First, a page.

John Speller's Web Pages Montreal Railway Bridges

John Speller's Web Pages

Montreal Railway Bridges Untitled
Spanning the two-mile-wide St. Lawrence River near Montreal presented the railway engineer with quite a Herculean task. The Grand Trunk Railway's Victoria Bridge, built in 1854-59, was at the time of its construction the longest bridge in the world. Although it was in use for some months before that, it was officially opened by Prince Albert on 25 August 1860. Its engineer, Alexander M. Ross, solved the problem by making it a multi-section tubular bridge. He already had experience of this type of bridge a few years earlier, when he had assisted Robert Stephenson in the construction of the Britannia Tubular Bridge in North Wales. The Canadian Pacific Railway later built an equally impressive parallel structure.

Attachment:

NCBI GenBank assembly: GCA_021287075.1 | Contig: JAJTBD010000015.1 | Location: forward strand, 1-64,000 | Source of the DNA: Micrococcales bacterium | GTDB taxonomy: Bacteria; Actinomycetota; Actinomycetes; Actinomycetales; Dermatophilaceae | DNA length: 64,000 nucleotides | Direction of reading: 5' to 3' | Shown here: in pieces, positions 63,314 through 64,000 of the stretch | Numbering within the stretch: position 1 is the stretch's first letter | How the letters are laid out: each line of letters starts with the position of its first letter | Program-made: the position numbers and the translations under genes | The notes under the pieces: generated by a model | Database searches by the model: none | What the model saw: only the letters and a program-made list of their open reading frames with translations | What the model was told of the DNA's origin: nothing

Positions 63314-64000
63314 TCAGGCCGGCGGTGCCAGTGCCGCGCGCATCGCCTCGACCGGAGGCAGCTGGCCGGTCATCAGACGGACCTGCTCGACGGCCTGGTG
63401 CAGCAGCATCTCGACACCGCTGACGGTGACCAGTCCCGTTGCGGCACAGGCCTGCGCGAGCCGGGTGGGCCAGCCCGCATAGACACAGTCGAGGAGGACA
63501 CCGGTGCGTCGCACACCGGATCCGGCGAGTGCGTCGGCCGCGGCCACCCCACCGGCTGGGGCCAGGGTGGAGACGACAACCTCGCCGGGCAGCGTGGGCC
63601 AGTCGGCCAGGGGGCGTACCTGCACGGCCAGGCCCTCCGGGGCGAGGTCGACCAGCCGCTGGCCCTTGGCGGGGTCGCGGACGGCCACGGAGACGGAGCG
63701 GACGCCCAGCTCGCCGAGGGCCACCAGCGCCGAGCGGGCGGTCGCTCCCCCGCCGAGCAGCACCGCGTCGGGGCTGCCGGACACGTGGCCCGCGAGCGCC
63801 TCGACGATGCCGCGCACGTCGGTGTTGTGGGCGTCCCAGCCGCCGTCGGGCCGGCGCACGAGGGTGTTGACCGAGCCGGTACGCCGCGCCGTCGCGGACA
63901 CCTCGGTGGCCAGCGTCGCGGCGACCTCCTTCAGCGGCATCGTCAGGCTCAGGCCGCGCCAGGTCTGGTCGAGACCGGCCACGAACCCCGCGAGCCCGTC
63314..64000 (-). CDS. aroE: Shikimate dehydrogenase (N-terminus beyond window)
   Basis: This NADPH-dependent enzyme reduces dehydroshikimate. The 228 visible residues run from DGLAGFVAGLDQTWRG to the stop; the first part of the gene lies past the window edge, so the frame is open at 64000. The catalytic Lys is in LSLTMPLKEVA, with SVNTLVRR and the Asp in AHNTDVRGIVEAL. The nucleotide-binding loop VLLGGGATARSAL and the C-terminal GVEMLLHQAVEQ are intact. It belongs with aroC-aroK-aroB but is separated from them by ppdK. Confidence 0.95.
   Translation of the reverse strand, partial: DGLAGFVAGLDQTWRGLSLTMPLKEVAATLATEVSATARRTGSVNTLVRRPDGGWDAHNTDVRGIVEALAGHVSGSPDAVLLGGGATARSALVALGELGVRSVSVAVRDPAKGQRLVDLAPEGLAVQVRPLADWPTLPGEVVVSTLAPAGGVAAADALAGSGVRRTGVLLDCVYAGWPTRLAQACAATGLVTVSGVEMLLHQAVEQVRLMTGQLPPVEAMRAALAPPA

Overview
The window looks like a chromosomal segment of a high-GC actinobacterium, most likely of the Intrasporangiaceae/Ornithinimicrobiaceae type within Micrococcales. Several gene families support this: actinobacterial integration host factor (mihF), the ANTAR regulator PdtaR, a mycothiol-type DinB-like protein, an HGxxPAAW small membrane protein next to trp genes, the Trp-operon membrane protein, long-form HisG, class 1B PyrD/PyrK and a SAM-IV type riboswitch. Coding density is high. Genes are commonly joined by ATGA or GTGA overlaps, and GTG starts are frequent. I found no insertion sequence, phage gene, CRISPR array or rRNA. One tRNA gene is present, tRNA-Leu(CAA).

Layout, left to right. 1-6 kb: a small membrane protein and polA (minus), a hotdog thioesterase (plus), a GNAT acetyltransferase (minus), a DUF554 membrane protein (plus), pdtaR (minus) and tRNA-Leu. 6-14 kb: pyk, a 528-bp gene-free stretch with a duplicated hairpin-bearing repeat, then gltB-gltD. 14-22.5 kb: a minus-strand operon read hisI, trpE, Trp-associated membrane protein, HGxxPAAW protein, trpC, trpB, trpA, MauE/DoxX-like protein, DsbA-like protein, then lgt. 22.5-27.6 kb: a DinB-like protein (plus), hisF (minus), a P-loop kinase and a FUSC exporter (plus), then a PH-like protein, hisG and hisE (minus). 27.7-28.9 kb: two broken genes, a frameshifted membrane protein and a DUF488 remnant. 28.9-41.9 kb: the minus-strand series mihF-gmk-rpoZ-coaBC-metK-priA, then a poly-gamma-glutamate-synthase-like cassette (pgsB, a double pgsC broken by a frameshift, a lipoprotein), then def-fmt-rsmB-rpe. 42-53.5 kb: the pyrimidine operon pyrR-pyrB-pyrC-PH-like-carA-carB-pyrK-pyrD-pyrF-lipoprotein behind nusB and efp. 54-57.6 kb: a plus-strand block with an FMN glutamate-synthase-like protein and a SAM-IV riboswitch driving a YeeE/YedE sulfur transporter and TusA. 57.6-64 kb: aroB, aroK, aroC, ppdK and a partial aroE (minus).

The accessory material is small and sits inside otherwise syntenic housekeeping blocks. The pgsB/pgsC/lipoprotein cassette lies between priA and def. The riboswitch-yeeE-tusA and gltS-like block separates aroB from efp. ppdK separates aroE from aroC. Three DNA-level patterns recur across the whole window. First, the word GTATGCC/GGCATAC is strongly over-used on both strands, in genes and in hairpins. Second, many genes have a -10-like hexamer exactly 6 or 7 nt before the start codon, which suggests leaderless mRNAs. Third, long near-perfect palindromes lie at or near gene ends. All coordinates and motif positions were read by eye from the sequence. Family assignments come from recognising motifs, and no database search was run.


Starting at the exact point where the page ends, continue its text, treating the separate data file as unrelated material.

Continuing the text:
The Grand Trunk Railway's Victoria Bridge, designed by Alexander McKenzie Ross (1805-1862), who had worked with Stephenson on the Britannia Tubular Bridge, was the world's longest bridge when it opened in 1859
The Victoria Bridge became the Victoria Jubilee Bridge in 1897 when the original tubes were replaced with modern steel spans. The original stone piers, designed to break up ice floes in the winter, are still intact
The Canadian Pacific Railway's Saint-Laurent Railway Bridge, near Montreal, as first built in 1886
The Canadian Pacific Railway's Saint-Laurent Railway Bridge today
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